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Your International Geospatial Briefing for July 20th: Penn State with new online master’s degree; Virtual wall for concrete wall; New book in archaeology and GIS; Mapping tar when recycling asphalt

New online master’s degree in spatial data science

Pennsylvania State University has launched a new online master’s degree in spatial data science. Starting January 2021, the program is designed to arm students with skills to interpret and analyze location data which has become more and more important for companies.

https://edscoop.com/penn-state-online-masters-degree-spacial-data-science/

Trump administration builds high-tech virtual wall instead of concrete wall

A Californian start-up has been awarded a contract which deploys hundreds of solar-powered mobile surveillance towers to serve the purpose of virtual walls along the border. The towers, equipped with camera and thermal imaging, detect moving objects and send location information to the cellphones of U.S. agents.

The tower system will be more effective in isolated area where illegal crossings are less prominent. Smart border technology can be more efficient than walls just made of steel and concrete.

An Anduril Industries Sentry Tower, which the company says can be easily moved around.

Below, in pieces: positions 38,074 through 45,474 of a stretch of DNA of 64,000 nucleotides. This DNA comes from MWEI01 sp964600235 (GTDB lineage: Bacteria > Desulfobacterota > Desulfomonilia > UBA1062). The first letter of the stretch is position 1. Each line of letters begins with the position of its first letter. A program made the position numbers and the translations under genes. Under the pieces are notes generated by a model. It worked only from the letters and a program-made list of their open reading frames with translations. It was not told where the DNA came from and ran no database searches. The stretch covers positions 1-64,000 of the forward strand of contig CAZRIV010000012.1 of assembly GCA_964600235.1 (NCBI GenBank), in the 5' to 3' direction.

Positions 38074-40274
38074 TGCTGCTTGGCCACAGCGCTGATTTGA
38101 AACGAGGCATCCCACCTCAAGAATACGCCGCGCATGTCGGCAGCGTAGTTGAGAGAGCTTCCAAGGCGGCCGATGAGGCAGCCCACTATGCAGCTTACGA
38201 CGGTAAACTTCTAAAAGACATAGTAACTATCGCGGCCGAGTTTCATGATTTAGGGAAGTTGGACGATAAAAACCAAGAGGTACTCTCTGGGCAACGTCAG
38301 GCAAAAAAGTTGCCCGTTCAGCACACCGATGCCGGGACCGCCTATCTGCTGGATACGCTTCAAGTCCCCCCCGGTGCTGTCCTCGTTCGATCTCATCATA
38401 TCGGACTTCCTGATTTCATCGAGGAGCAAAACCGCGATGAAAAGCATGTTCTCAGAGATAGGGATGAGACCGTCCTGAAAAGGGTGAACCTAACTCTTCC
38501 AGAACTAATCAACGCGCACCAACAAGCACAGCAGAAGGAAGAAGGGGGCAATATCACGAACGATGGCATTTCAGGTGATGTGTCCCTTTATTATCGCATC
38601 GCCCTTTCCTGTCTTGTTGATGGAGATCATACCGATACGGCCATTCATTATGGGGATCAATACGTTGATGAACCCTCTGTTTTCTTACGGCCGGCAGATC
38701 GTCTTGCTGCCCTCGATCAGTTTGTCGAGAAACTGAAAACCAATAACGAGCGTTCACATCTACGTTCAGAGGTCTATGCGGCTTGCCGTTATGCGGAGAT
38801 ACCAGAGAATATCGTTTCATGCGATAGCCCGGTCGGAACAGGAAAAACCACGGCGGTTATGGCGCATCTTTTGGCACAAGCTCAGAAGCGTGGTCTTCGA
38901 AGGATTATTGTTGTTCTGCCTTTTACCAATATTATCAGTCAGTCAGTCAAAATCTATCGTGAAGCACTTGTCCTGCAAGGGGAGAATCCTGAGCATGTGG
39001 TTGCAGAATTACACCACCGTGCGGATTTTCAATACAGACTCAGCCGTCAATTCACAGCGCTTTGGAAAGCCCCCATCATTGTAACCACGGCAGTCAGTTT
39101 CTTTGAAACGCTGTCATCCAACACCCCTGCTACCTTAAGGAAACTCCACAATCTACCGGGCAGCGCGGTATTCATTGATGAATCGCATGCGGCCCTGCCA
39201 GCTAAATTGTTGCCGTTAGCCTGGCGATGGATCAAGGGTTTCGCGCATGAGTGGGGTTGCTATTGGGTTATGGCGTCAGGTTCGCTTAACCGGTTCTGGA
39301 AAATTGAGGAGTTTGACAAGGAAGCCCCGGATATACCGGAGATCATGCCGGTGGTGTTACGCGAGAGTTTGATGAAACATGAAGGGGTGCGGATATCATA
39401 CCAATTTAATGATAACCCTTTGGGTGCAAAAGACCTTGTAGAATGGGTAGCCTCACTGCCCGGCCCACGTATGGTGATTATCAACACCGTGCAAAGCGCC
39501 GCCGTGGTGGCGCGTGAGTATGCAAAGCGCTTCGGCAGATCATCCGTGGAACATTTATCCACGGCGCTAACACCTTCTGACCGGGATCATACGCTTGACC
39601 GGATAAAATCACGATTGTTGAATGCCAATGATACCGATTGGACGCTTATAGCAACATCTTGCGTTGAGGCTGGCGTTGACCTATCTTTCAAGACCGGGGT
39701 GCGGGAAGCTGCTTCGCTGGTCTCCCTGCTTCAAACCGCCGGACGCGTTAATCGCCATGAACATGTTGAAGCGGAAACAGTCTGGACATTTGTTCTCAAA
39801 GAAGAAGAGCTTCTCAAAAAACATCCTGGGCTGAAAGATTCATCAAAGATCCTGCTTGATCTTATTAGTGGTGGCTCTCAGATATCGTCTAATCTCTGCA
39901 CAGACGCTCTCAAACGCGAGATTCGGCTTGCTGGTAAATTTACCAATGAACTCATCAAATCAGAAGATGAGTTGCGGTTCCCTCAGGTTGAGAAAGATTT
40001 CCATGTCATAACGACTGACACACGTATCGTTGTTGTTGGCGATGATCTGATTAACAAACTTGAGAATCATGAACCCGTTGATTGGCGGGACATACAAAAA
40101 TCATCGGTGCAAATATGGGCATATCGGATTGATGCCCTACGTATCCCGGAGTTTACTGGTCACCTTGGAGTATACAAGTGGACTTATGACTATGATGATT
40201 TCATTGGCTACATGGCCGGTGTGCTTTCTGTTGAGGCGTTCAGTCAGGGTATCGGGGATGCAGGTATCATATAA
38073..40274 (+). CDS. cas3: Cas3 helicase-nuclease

https://www.washingtonpost.com/immigration/trump-virtual-border-wall/2020/07/02/7b380490-b0ac-11ea-a567-6172530208bd_story.html

The SMU Professor Who Explodes Indiana Jones

“Maps are for us. No other creature needs them. They are the way we humans make the world legible for ourselves” said Mark D. McCoy, a geospatial archaeologist and professor at SMU.

His new book, Maps for Time Travelers: How Archaeologists Use Technology to Bring Us Closer to the Past, explains how satellite imagery and 3D modeling help archaeologists answer questions about our past

Mark McCoy

https://www.dmagazine.com/publications/d-magazine/2020/july/the-smu-professor-who-explodes-indiana-jones/

Pinpointing locations of reusable materials for road construction

As Dura Vermeer, a Dutch construction infrastructure company, reuses recycled asphalt to pave roads, they leverage geo-data to ensure the recycled materials do not come from older roads. The company looks for tar which was banned from roads in the Netherlands since 1991.

New technologies have also been introduced to monitor the conditions of roads and make sure damages can be repaired in time.

https://www.geospatialworld.net/blogs/pinpointing-the-locations-of-reusable-materials/

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